• ‘There is a stubborn devotion in most congregations to their local interests and mission, which has been the despair of all enthusiasts for world issues.’
      • ‘They proved adept at using them and maintaining them in conditions which would have been the despair of others, but they were not curious about them beyond the knowledge required to make them work.’
      • ‘Men's fashions from the late nineteenth century showed a kind of egalitarianism, though their conservatism was the despair of retailers.’
      • ‘The voice is the despair of typists and stenographers: there seems nothing to cling to, no pauses, no paragraphing, no full stops.’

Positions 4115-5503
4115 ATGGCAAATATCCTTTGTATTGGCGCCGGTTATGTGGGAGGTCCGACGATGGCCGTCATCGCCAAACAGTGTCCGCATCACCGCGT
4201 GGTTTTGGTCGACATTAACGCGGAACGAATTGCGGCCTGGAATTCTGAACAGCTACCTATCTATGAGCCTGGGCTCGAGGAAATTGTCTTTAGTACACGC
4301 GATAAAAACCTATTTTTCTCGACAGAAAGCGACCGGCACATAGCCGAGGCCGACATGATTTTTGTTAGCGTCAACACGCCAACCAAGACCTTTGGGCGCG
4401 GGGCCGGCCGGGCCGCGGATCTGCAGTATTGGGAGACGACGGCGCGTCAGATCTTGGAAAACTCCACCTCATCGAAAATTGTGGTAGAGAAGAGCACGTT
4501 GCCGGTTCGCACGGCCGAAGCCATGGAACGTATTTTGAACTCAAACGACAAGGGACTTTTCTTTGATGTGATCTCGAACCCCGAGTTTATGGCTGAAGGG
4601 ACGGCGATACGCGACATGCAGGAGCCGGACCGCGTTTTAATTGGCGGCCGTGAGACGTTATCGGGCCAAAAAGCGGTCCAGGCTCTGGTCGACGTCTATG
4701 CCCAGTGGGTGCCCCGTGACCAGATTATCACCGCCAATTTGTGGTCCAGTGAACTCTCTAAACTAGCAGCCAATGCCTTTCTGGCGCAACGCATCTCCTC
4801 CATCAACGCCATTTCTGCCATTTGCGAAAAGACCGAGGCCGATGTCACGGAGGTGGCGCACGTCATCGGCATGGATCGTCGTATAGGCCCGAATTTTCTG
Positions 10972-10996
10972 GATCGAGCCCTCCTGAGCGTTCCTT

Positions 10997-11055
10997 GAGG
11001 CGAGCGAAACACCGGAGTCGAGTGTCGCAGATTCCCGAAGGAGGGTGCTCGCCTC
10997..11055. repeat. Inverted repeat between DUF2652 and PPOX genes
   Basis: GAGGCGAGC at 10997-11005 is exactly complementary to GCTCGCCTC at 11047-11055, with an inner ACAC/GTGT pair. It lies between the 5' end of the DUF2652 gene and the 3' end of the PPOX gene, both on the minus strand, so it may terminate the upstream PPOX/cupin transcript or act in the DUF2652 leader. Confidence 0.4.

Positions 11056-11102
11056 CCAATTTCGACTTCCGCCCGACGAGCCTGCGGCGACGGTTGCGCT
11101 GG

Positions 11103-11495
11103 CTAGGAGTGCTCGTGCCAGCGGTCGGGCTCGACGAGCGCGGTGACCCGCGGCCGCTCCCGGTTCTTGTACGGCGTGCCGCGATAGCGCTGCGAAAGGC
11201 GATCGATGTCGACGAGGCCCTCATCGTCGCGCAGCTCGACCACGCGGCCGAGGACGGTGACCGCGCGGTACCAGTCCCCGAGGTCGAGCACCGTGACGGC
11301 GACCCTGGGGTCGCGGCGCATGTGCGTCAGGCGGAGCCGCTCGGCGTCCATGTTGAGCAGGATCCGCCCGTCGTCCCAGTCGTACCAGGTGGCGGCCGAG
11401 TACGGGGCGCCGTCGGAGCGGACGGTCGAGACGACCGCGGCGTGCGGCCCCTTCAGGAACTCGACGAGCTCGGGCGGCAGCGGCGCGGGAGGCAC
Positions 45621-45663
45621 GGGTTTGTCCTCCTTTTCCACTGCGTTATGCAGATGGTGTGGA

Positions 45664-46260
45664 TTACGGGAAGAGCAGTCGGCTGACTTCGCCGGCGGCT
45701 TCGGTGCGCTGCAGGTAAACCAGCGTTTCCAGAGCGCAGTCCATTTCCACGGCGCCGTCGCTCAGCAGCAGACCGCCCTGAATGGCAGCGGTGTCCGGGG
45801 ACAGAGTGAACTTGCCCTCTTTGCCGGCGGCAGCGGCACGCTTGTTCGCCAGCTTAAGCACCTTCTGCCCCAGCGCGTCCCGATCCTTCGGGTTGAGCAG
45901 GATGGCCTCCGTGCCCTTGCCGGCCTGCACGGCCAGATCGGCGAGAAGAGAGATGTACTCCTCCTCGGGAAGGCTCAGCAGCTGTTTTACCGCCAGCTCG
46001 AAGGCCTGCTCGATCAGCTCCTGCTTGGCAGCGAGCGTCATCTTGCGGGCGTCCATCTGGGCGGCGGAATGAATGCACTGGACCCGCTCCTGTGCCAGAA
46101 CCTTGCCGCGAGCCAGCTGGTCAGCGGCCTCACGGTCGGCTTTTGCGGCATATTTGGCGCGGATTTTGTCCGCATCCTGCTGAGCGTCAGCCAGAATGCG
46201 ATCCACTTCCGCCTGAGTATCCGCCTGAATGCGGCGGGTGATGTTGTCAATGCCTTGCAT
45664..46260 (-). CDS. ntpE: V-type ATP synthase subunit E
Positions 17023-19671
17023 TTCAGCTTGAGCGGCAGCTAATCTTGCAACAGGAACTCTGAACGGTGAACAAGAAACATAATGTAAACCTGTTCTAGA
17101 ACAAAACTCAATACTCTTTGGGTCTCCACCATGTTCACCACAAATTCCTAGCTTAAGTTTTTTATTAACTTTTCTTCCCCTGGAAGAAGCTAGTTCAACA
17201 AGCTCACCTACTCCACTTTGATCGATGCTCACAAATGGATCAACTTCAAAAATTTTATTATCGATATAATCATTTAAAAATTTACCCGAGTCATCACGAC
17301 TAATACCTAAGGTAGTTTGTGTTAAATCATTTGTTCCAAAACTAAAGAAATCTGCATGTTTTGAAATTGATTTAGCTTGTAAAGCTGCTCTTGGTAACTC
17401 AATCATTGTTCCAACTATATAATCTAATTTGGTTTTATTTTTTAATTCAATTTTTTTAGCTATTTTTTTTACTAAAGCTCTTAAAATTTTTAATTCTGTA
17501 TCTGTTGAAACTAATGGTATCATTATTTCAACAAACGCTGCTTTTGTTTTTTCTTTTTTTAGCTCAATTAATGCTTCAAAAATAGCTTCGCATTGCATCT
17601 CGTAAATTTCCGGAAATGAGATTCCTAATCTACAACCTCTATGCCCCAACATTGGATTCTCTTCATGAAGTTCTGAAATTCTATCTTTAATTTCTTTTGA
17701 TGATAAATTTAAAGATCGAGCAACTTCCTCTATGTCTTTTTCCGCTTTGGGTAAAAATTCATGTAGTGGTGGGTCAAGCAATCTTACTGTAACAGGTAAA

• ‘He is the despair of his family, particularly his father.’
      • ‘Bottom of her class and constantly in trouble, she is the despair of her teachers and her wealthy, successful parents.’
      • ‘It becomes in a way the despair of philosophers, just like it was the despair of Proust's publishers.’
      • ‘A sprawl of potatoes at the center of the picture is the despair of a family of seven and a worried dog as a pluming rain cloud approaches from distant hills.’
      • ‘This passive resistance to change was the despair of the improving landowner, who tended to relapse into apathy after a few years of vain effort.’
      be the bane of, be the scourge of, be a burden on, be a trial to, be a thorn in the flesh of, be a thorn in the side of, be a bother to, be the ruin of, be the death of
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Origin

Middle English: the noun via Anglo-Norman French from Old French desespeir; the verb from Old French desperer, from Latin desperare, from de- down from + sperare to hope.

Pronunciation:

despair

/dɪˈspɛː/